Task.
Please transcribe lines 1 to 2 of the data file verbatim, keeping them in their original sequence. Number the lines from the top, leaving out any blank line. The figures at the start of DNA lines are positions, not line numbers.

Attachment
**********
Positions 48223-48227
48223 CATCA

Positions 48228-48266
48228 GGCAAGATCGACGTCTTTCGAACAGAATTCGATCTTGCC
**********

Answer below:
Positions 48223-48227
48223 CATCA